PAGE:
Water World: New Super-Earth Found Near Distant Star

PHOTO: Artists conception of the planet GJ667Cc, believed to be a super-Earth capable of having liquid water.
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Pack your bags. But leave the bottled water behind; you might not need it.

Scientists have found a planet orbiting another star -- 22 light-years away -- and of all the hundreds of so-called exoplanets so far discovered, this one is, lead researcher Guillem Anglada-Escude said, "the new best candidate to support liquid water and, perhaps, life as we know it."

The planet is labeled GJ 667Cc, found in the constellation Scorpio, and it would seem at first to be a very alien world. It is about five times more massive than Earth. It orbits its host star in only 28 of our days.

But that star is smaller and dimmer than our sun, and most of the light it emits is infrared. Anglada-Escude says it would provide just the right amount of warmth for the planet to be temperate like ours.

"Other proposed candidates [to be watery worlds] would require very special conditions to support liquid water," Anglada-Escude said in an email to ABC News.

The temperature, he said, is probably right regardless of the planet's atmosphere or cloud cover: "This one lies within the zone where no further assumptions (or fine tuning) are required."

Water is actually very common in the universe -- but as ice or vapor, not flowing water that scientists say would probably be necessary for life as we know it. Comets, for instance, have been called "dirty snowballs," and when they get close to the sun they develop gaseous tails. But the temperature range for flowing water -- the liquid you would find in the cells of a living organism -- is very small. Earth is the only planet we know of with the right temperature and atmospheric pressure.

Some serious cautions are in order, of course, when you're talking about a planet more than 100 trillion miles away. Scientists cannot see it; all they know is that its gravity pulls on its host star, causing the star to "wobble" slightly in a 28-day cycle. But because they know the star's mass, composition and brightness, they can do some math and figure out how far away the planet is likely to be.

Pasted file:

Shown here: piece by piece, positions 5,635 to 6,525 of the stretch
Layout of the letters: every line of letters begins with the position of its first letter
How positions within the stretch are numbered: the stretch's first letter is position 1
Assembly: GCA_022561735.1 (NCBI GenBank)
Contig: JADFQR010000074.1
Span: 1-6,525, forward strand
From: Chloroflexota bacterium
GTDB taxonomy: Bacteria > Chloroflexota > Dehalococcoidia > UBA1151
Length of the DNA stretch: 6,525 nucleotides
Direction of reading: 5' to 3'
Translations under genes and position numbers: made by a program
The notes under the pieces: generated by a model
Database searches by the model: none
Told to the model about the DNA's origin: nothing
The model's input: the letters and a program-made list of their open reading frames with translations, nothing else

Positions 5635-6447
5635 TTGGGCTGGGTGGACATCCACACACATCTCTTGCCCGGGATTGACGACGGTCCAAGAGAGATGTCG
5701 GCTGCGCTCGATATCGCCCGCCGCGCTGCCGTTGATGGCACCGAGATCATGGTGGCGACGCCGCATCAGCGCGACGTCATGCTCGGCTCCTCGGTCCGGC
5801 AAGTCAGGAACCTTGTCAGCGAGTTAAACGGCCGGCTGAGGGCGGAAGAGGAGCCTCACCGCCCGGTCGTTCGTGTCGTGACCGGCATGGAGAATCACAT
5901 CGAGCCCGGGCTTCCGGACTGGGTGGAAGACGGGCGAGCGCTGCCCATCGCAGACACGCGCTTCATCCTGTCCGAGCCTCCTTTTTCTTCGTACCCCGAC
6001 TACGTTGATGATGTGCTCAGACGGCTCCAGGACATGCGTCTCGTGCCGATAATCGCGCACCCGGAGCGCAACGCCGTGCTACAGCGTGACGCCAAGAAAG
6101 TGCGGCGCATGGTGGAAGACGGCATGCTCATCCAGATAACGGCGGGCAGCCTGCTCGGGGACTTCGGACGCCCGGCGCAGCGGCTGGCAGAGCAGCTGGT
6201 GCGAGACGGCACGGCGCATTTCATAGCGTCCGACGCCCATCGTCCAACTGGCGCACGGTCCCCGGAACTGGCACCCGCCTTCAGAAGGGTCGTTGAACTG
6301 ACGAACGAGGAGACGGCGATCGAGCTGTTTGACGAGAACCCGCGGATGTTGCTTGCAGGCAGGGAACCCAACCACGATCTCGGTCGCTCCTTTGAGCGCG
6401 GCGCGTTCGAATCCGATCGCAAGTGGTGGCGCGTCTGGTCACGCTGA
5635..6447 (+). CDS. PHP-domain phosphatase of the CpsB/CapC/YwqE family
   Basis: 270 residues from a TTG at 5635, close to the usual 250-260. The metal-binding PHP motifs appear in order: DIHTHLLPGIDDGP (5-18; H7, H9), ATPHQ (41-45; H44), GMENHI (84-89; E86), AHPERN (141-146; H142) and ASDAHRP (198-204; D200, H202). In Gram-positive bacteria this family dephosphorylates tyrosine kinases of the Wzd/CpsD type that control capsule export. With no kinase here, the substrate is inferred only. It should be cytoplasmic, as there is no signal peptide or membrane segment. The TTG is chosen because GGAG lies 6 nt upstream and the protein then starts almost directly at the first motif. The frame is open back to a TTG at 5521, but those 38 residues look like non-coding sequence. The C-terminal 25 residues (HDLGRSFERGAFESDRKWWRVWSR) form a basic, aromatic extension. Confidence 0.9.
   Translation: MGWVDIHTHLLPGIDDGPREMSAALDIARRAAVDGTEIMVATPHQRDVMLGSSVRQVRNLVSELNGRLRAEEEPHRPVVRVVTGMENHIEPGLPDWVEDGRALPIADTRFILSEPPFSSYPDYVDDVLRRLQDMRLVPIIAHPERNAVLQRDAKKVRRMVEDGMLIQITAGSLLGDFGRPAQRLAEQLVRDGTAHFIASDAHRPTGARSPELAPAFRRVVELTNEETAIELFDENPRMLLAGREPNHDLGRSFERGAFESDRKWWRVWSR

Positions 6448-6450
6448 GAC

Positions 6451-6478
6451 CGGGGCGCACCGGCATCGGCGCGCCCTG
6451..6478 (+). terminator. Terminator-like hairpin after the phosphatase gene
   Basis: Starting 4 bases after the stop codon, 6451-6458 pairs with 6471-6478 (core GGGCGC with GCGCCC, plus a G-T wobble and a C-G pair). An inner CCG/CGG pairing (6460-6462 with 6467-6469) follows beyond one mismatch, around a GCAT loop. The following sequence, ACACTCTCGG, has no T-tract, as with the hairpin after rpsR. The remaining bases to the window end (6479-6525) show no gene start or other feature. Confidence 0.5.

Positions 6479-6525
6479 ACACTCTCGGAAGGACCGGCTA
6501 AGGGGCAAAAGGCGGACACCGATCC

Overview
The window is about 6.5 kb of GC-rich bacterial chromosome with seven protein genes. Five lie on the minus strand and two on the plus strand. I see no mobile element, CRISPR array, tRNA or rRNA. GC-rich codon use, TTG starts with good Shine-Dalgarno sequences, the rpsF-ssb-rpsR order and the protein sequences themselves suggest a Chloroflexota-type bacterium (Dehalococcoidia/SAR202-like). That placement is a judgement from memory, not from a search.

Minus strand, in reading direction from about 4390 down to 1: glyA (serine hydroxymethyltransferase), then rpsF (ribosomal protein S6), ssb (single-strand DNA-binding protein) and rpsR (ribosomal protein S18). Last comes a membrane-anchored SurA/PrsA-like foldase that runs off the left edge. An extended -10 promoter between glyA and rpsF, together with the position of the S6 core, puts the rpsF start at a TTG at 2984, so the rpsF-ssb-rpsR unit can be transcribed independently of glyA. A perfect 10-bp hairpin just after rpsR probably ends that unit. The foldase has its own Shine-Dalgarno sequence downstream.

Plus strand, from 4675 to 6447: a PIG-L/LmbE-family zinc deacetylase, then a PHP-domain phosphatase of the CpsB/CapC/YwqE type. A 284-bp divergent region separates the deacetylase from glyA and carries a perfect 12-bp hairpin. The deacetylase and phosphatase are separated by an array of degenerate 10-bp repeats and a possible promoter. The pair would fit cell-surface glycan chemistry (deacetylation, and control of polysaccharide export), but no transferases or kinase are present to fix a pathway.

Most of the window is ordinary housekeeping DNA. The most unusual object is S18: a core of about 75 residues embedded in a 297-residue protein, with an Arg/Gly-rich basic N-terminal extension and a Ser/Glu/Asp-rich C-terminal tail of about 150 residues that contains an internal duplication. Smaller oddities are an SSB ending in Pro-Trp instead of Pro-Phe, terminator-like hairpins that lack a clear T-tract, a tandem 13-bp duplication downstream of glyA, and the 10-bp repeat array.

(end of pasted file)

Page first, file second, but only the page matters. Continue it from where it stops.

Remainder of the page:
GJ 667Cc would be a strange place if Earthlings could visit. If it has a solid surface, one would find its gravity crippling. Its sun would loom large in the sky, much larger than Earth's sun does, but it would be dimmer.

And there would be two other suns in the sky, although they orbit at a distance. One of them would be about as distant as Saturn is from us, the other five times farther away than Pluto is.

The one thing Earthlings would find familiar is the temperature. GJ 667Cc does not get fried the way planets like Mercury and Venus do, and it does not freeze like Jupiter or Pluto. Space researchers like to say it is in the "Goldilocks zone" around its sun, not too hot, not too cold, but just right.

"To know more, we'll probably need a space mission or a lot of luck," Anglada-Escude joked.

Anglada-Escude and Paul Butler led the research at the Carnegie Institution for Science in Washington. They and a dozen colleagues are publishing their work in Astrophysical Journal Letters.

They report they found the planet by looking through telescope data collected by HARPS, a rival group of planet hunters in Europe. Anglada-Escude said the HARPS group had observed the star three years ago and missed the planet.

"Of course, the HARPS team will not be very happy about this," Anglada-Escude said. "This might start a new trans-oceanic war."

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